For black families from Baltimore to Atlanta, the four-block hamlet of Atlantic Beach was once the summer hot spot. In fact, it was the only spot. During the days of segregation, families came from all over the coast to the lone place in this region where black residents could relax on sugary sands and taste the saltiness of the ocean.
The annual black biker rally, which Young describes as “the second best thing, right after Christmas,” started in Atlantic Beach more than three decades ago. Back then, it was a small, family-friendly event that provided an alternative to the overwhelmingly white Harley-Davidson Week in neighboring Myrtle Beach.
But the lure of the Atlantic Beach Bikefest could not be contained. Hundreds of thousands flocked to the fest, and it began to spill into a string of seaside towns and cities known as the Grand Strand, transforming the event into a tawdry beach bacchanal.
“You’re gonna see some things,” Young, a brawny 42-year-old Prince George’s County firefighter, advised “A-Jay,” one of the youngest members of his club. Sweet bikes. Hot girls. Wild parties.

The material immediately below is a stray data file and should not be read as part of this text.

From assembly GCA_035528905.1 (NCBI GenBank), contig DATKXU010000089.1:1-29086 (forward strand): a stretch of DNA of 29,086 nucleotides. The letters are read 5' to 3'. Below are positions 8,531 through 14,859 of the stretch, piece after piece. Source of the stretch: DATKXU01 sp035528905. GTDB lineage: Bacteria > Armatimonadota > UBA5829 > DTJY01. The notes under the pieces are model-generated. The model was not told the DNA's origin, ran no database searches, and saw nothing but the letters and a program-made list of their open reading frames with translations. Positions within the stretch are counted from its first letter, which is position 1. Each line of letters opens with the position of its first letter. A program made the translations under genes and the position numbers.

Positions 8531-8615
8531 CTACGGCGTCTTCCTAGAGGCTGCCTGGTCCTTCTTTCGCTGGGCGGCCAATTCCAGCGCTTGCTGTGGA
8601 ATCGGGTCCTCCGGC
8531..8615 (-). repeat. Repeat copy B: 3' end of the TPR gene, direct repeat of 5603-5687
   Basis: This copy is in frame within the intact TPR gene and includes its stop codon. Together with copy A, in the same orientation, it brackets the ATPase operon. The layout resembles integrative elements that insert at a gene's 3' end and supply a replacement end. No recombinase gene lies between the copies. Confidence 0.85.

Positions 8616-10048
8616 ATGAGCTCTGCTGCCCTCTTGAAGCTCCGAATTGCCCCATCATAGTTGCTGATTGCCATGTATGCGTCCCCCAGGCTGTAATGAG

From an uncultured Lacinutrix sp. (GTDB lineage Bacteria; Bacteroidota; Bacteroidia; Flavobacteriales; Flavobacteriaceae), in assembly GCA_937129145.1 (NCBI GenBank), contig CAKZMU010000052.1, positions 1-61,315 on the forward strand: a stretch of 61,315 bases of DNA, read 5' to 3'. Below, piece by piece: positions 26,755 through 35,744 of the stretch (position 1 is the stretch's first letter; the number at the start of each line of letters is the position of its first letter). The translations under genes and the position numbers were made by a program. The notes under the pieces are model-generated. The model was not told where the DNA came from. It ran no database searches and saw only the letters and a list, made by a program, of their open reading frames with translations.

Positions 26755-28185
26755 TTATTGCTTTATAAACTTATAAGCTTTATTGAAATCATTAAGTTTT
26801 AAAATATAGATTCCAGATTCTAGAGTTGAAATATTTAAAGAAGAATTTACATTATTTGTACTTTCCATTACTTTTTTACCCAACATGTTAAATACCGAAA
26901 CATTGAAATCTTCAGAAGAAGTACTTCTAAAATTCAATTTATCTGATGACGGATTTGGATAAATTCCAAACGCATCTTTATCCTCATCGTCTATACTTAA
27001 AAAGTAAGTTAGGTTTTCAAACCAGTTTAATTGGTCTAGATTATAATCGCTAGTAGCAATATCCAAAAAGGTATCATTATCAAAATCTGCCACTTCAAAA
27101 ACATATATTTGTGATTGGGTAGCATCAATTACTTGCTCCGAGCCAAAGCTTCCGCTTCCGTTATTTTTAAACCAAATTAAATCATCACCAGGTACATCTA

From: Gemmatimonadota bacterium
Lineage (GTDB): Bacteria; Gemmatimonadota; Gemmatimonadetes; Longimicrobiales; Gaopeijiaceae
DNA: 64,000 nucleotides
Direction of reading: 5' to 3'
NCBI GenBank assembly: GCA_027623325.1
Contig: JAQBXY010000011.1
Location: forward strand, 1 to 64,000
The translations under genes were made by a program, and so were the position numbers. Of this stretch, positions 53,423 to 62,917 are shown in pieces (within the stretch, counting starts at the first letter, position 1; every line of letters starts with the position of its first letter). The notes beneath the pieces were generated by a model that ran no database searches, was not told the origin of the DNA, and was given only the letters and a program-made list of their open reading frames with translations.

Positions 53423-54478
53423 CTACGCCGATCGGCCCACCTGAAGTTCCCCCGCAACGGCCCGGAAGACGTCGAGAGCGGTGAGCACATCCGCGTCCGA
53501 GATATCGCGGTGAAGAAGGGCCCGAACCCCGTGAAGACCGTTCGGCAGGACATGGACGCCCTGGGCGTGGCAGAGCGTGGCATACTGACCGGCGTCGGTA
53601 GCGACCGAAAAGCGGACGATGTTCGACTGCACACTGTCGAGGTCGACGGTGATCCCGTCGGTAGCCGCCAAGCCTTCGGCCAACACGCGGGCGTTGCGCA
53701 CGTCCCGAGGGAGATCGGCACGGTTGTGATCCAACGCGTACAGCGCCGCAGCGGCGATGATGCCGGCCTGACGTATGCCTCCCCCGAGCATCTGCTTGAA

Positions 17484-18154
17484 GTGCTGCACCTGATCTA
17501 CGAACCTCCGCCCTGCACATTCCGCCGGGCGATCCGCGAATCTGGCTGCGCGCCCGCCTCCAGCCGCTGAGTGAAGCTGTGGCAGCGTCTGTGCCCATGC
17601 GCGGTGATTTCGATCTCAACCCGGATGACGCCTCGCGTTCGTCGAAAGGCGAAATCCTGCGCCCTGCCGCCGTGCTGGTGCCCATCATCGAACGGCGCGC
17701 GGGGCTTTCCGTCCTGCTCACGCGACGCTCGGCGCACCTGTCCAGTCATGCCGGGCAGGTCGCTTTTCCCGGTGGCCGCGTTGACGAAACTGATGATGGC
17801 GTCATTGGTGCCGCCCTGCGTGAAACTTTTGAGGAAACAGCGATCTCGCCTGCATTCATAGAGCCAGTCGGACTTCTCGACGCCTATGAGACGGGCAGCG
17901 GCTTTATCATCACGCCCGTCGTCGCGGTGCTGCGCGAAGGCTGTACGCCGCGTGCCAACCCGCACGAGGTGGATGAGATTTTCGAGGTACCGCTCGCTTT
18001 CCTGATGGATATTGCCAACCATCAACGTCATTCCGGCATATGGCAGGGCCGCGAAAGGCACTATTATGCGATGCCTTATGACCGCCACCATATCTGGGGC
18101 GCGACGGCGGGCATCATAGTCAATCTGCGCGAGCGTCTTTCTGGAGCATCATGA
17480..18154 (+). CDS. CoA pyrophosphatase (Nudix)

Most of those things won’t be in Atlantic Beach. While the bikefest remains the town’s biggest event of the summer, it also reveals just how much has been lost.
Riders sleep in other cities’ hotels. They dine in other cities’ restaurants. They make memories on other beaches, while Atlantic Beach’s significance slips away.
As neighboring towns were annexed into North Myrtle Beach to widen its tax base and woo developers, Atlantic Beach decided to stand alone, like it always had.
“We wanted to preserve our story,” said Retha Pierce, the town’s outgoing mayor. “But we couldn’t get developers. Everyone else did.”
Now a fence separates her community from a pink, 18-floor resort with rooms for $350 a night. On the other side are wooden townhouses, filled to capacity. Between those borders are Atlantic Beach’s barren sands and scraggly brush, hosting little more than history.
“What we want most from the weekend is the chance for a homecoming,’’ Pierce said. “There is still a chance for them to remember our beach, the Black Pearl.”
As this year’s bikefest gathered momentum in the days before Memorial Day, the city of Atlantic Beach was relatively quiet, with just a spattering of sport bikes rolling through. One biker stopped in front of a boarded-up ranch home and asked: “Where is everyone?”
Even Young, who appreciates what Atlantic Beach represents, wasn’t sure he’d get over to the town. There just wasn’t enough to do there.